We had a great Hack Chat this week with Mihir Shah from Royal Circuits. Royal is one of the few quick-turn PCB fabs in the USA, and they specialize in lightning-fast turnaround on bare PCBs and assembled boards. He told us all about this fascinating business, and dropped a link to a side project of his. Called DebuggAR, it’s an augmented reality app that runs on a smartphone and overlays component locations, signal traces, pinouts, and more right over a live image of your board. He’s got a beta going now for iPhone users and would love feedback, so check it out.

With all the cool things you can do with LoRa radios, it’s no wonder that wireless hobbyists have taken to pushing the limits on what the technology can do. The world record distance for a LoRa link was an astonishing 702 km (436 miles). That stood for two years until it was topped, twice in the same day. On July 13th, the record was pushed to 741 km, and a mere five hours later to 766 km. All on a scant 25 mW of power.

Linux distro Manjaro made an unconventional choice regarding which office suite to include, and it’s making some users unhappy. It appears that they’ve dumped LibreOffice from the base install, opting instead to include the closed-source FreeOffice. Worse, FreeOffice doesn’t have support for saving .doc and OpenDocument files; potentially leaving LibreOffice users stranded. Paying for an upgrade to SoftMaker’s Office product can fix that, but that’s hardly free-as-in-beer free. It’s kind of like saying the beer is free, but the mug is an upgrade. UPDATE: It looks like the Manjaro team heard all the feedback and are working on a selector so you can install the office suite of your choice.

Tragic news out of New Hampshire, as amateur radio operator Joe Areyzaga (K1JGA) was killed while trying to dismantle an antenna tower. Local news has coverage with no substantial details, however the hams over on r/amateurradio seem to have the inside line on the cause. It appears the legs of the tower had filled with water over the years, rusting them from the inside out. The tower likely appeared solid to Joe and his friend Mike Rancourt (K1EEE) as they started to climb, but the tower buckled at the weak point and collapsed. K1EEE remains in critical condition after the 40′ (12 m) fall, but K1JGA is now a silent key. The tragedy serves as a reminder to everyone who works on towers to take nothing for granted before starting to climb.

And finally, just for fun, feast your eyes on this movie of the ESA’s Rosetta spacecraft as is makes its flyby of comet 67P/Churyumov–Gerasimenko. It’s stitched together from thousands of images and really makes 67P look like a place, not just a streak of light in the night sky.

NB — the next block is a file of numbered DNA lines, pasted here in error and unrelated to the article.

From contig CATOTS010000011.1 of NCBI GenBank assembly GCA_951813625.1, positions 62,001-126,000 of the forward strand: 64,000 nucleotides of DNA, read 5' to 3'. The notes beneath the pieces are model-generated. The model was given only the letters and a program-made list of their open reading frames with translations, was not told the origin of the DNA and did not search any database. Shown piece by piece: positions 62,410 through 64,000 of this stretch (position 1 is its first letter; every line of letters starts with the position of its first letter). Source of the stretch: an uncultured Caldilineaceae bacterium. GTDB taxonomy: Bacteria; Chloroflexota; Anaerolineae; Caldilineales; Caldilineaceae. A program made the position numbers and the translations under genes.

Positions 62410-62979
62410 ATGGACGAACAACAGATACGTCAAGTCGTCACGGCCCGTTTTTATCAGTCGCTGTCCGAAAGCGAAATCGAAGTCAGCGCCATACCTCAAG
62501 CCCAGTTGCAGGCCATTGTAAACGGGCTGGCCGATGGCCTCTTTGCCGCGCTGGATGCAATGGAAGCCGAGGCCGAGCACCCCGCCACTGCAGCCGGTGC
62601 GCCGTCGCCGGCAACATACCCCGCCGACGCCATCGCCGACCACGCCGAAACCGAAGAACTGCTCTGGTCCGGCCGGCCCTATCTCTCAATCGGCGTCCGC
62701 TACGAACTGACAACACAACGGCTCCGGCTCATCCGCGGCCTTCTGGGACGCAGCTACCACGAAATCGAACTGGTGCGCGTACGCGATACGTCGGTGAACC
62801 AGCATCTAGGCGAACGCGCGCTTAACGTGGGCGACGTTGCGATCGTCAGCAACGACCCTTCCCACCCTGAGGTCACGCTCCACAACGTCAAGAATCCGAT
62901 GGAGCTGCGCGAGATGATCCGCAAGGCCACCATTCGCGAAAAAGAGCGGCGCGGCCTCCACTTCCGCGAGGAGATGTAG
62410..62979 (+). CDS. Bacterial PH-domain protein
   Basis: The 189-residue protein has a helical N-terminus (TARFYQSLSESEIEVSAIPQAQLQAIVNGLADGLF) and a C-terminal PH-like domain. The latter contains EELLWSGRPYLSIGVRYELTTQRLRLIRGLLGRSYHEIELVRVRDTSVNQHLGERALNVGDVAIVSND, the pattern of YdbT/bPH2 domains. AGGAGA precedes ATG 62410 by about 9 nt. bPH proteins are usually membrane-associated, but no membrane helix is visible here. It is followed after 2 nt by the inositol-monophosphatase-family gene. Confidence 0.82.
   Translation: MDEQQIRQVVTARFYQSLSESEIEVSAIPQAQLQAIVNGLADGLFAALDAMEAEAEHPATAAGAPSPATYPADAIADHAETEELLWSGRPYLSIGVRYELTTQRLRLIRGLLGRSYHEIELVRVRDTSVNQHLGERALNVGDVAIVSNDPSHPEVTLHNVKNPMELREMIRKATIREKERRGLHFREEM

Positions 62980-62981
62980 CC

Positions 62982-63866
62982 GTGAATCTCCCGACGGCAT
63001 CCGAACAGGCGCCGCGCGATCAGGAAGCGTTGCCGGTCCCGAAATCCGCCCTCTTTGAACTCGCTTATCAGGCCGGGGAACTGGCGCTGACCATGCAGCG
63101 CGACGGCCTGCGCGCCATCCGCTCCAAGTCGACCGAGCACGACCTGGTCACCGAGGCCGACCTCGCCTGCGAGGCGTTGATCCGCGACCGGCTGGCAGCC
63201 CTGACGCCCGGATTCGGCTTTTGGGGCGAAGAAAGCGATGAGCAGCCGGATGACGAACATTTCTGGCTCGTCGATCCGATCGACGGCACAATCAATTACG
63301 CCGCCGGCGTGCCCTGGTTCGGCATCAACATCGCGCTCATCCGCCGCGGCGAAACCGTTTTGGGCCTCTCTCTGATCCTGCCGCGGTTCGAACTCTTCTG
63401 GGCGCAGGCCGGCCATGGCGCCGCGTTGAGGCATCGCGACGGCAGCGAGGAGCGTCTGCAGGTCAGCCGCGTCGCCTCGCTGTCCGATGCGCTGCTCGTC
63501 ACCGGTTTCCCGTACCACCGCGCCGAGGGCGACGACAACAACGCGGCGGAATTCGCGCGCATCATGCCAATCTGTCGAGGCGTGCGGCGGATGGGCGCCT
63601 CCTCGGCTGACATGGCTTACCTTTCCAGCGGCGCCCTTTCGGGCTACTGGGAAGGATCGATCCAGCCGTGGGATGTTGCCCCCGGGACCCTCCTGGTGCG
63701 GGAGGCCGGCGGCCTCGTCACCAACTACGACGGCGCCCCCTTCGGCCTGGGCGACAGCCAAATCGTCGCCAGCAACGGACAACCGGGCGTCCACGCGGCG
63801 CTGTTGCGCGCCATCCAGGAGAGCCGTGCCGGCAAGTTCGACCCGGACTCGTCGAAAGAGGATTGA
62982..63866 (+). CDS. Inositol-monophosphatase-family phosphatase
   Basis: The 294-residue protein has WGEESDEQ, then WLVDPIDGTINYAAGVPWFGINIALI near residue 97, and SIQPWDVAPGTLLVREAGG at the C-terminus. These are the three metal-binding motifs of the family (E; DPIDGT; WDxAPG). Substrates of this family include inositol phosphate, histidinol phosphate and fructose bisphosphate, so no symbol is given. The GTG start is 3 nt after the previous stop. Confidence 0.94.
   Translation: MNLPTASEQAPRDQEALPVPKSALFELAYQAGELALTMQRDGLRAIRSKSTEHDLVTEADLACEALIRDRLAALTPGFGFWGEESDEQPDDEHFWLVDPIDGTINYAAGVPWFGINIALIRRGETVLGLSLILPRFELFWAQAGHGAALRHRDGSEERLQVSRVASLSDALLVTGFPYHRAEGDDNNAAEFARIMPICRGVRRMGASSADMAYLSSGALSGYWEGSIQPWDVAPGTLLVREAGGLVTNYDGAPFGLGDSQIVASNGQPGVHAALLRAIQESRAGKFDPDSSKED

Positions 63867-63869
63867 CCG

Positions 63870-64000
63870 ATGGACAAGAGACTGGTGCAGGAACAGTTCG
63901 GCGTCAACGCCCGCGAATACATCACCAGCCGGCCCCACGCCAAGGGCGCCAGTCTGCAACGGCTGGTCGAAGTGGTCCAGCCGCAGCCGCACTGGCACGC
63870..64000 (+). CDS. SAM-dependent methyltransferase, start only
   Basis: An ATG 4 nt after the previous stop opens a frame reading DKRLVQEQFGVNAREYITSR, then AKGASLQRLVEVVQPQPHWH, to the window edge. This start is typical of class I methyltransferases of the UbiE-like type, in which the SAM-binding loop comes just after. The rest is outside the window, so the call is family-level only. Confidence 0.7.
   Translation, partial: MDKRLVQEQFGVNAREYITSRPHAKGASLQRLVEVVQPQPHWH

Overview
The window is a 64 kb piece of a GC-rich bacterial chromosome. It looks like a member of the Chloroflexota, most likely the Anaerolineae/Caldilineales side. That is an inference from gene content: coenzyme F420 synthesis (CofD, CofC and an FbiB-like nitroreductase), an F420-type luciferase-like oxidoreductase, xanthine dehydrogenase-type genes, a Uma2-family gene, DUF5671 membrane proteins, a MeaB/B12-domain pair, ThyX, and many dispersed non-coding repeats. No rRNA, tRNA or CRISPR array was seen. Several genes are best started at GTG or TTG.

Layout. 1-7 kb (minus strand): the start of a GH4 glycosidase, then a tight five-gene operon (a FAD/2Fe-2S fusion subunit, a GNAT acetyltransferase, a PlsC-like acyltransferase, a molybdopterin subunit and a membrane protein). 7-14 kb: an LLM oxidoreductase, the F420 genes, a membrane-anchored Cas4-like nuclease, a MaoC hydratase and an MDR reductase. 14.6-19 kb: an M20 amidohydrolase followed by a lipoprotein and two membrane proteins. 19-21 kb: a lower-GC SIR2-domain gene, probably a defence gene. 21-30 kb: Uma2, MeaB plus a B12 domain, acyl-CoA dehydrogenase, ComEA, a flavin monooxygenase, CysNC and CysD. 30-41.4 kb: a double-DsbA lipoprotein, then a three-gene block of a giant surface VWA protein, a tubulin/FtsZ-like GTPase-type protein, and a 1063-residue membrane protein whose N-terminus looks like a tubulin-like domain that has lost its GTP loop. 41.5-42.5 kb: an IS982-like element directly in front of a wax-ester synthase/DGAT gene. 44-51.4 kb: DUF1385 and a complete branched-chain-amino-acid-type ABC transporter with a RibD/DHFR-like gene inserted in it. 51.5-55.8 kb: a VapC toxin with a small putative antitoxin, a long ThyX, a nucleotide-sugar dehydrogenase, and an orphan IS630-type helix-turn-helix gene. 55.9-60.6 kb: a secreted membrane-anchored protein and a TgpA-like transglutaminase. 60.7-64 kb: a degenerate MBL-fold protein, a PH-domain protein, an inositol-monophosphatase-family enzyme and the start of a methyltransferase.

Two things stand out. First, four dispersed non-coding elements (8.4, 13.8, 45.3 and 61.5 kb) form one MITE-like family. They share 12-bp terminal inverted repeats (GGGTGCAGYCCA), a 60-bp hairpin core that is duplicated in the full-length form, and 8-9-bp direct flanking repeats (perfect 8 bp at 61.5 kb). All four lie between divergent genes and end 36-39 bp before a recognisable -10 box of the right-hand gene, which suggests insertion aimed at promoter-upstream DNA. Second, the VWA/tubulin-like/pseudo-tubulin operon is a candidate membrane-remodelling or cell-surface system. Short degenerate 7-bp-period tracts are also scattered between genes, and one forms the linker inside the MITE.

Bringing Pro-Level Data Recording To RC Racing

We’re all familiar with the “Black Box” used on commercial aircraft, the flight data recorder which captures the minutia of each and every flight on the off-chance that it’s needed in the event of an accident. But even in less dire circumstances, the complete record of the aircraft’s performance versus what was commanded of it by the pilot can be used to fine tune performance or detect faults before they become serious.

As a data engineer for professional motorsports, [Jussi Luopajärvi] knows similar recorders can be just as useful for vehicles stuck here on terra firma. His entry into the 2019 Hackaday Prize, TestLogger, aims to bring that same kind of technology to the world of RC racing. The gadget allows the driver to easily record a wealth of data about the vehicle during races, giving them valuable insight into the vehicle’s performance.

So what kind of variables are there to record on a 1/8th or 1/12th scale car? Don’t be fooled by their diminutive wheelbases, the modern RC car relies on an impressive amount of technical wizardry that benefits from a close eye.

Right now, [Jussi] says TestLogger can record not only obvious elements like battery level and throttle, but also more esoteric variables such as steering input, individual drive wheel speed, angular velocity, and even g-force in three dimensions. There’s also support for a trackside IR beacon that allows TestLogger to record lap times.

All of the data is stored on TestLogger’s SD card in standard CSV files, which makes it easy for us hacker types to parse and analyze. But for those who are more interested in driving than delimiting, there’s also a very slick website that will let users upload and compare their data. This complete user experience gives TestLogger a very professional feel, and we can’t wait to see where [Jussi] takes it from here.

With powerful microcontrollers available for a song, we expect this kind of detailed data collection is only going to become more common.

Doing What Id Couldn’t: Returning Music To Jaguar Doom

While the rest of the world has by and large forgotten the Atari Jaguar, the generously marketed console still has a fan base, and even some dedicated hackers prodding away at it. [Cyrano Jones] is one of them, and he managed something many considered unthinkable: restoring in-game music to the Jaguar port of Doom.